'Sat at home in the evening mourning over my face and lazily reading the improbabilities of Allan Poe, went to bed very early.'

Century: 1850-1899     Reader/Listener/Group: John Buckley Castieau      Print: Book


Edgar Allan Poe : To One in Paradise (1834)

'Is not this verse pretty? Thou wast that all [sic] to me, love, For which my soul did pine -- A green isle in the sea, love, A fountain and a shrine.'

Century: 1850-1899     Reader/Listener/Group: Robert Louis Stevenson      Print: Book


Edgar Allan Poe : King Pest: A Tale Containing An Allegory.

'I have made myself so ill with a story of Poe?s − ?King Pest?, by name. I did not sleep last night and I have scarcely been able to eat today.'

Century: 1850-1899     Reader/Listener/Group: Robert Louis Stevenson      Print: Book


Edgar Allan Poe : To my Mother.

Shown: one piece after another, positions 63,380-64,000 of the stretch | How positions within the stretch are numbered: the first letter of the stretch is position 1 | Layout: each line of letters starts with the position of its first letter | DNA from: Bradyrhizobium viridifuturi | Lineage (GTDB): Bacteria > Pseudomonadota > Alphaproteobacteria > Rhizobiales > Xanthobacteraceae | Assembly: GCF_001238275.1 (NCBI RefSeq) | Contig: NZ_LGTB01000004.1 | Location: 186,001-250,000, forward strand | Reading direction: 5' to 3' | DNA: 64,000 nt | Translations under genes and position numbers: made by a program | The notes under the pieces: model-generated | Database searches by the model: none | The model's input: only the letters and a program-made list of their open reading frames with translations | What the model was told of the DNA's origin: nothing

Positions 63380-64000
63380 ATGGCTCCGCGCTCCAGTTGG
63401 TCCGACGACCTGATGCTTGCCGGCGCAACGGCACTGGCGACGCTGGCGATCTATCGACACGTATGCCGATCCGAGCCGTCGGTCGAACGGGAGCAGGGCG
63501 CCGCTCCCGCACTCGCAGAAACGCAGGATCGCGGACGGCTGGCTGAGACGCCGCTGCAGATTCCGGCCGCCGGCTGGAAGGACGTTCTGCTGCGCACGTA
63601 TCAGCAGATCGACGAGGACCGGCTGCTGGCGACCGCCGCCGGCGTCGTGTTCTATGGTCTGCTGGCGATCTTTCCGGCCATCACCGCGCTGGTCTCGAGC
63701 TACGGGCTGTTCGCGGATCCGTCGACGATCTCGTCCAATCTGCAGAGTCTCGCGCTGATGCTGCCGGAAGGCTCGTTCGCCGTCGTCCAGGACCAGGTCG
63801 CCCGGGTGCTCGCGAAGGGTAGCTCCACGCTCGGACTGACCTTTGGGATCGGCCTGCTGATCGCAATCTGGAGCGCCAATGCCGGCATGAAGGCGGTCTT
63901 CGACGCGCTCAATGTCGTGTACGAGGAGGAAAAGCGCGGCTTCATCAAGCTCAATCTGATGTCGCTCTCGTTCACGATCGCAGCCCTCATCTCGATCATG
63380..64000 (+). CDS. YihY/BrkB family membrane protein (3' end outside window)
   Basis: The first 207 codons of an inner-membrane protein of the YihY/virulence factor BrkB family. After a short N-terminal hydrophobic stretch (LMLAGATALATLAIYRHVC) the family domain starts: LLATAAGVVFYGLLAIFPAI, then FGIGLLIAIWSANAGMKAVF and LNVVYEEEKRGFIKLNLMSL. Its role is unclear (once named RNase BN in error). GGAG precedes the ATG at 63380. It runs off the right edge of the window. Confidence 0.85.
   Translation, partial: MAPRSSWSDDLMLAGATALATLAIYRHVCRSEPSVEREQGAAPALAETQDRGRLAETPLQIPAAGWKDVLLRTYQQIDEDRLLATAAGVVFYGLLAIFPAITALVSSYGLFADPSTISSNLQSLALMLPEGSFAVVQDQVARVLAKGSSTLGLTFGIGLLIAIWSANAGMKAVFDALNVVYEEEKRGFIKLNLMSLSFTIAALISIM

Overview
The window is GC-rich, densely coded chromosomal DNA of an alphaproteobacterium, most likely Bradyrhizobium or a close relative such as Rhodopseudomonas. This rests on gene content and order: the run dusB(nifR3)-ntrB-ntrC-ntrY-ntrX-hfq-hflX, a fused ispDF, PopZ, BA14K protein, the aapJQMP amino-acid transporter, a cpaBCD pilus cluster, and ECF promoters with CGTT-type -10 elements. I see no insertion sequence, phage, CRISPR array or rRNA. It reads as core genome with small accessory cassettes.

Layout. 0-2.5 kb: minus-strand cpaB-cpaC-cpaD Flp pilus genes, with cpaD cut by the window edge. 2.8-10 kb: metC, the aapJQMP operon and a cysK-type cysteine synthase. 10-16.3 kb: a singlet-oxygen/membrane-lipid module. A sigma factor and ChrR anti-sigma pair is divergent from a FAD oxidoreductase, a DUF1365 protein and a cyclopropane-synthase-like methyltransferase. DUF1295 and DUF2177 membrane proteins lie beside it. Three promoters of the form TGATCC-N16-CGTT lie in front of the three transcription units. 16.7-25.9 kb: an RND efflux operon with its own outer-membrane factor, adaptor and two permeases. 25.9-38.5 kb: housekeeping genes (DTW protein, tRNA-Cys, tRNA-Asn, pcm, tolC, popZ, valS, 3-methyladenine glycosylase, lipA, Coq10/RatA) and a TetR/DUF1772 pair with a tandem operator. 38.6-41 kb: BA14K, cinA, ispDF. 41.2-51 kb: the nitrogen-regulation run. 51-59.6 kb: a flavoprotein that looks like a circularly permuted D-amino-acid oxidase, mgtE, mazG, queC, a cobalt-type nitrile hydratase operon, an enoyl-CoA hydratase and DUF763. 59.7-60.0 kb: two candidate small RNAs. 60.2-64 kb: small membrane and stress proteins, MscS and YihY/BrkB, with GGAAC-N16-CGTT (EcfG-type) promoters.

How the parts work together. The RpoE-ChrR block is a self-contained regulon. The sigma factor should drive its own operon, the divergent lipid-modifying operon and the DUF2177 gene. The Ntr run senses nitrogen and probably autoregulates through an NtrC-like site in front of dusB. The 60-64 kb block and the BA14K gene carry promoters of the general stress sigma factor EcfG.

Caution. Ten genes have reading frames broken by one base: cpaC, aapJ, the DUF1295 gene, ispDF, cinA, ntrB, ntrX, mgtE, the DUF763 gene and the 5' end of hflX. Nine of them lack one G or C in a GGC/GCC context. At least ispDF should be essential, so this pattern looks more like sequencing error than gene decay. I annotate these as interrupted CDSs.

'This is E. A. Poe: Because I feel that, in the Heavens above, The angels, whispering to one another, Can find, among their burning terms of love, None so devotional as that of "Mother," Therefore by that dear name I long have called you- You who are [italics]more than mother unto me, And fill my heart of hearts.[end italics] [?]'

Century: 1850-1899     Reader/Listener/Group: Robert Louis Stevenson      Print: Book


Edgar Allan Poe : 'The Raven'

Richard Hengist Horne to Edgar Allan Poe, 17 May 1845: 'Miss Barrett has read the "Raven" and says she thinks there is a fine lyrical melody in it. When I tell you that this lady "says" [...] I mean "writes" -- for although I have corresponded with Miss Barrett these 5 or 6 years, I have never seen her to this day.'

Century: 1800-1849     Reader/Listener/Group: Elizabeth Barrett      Print: Book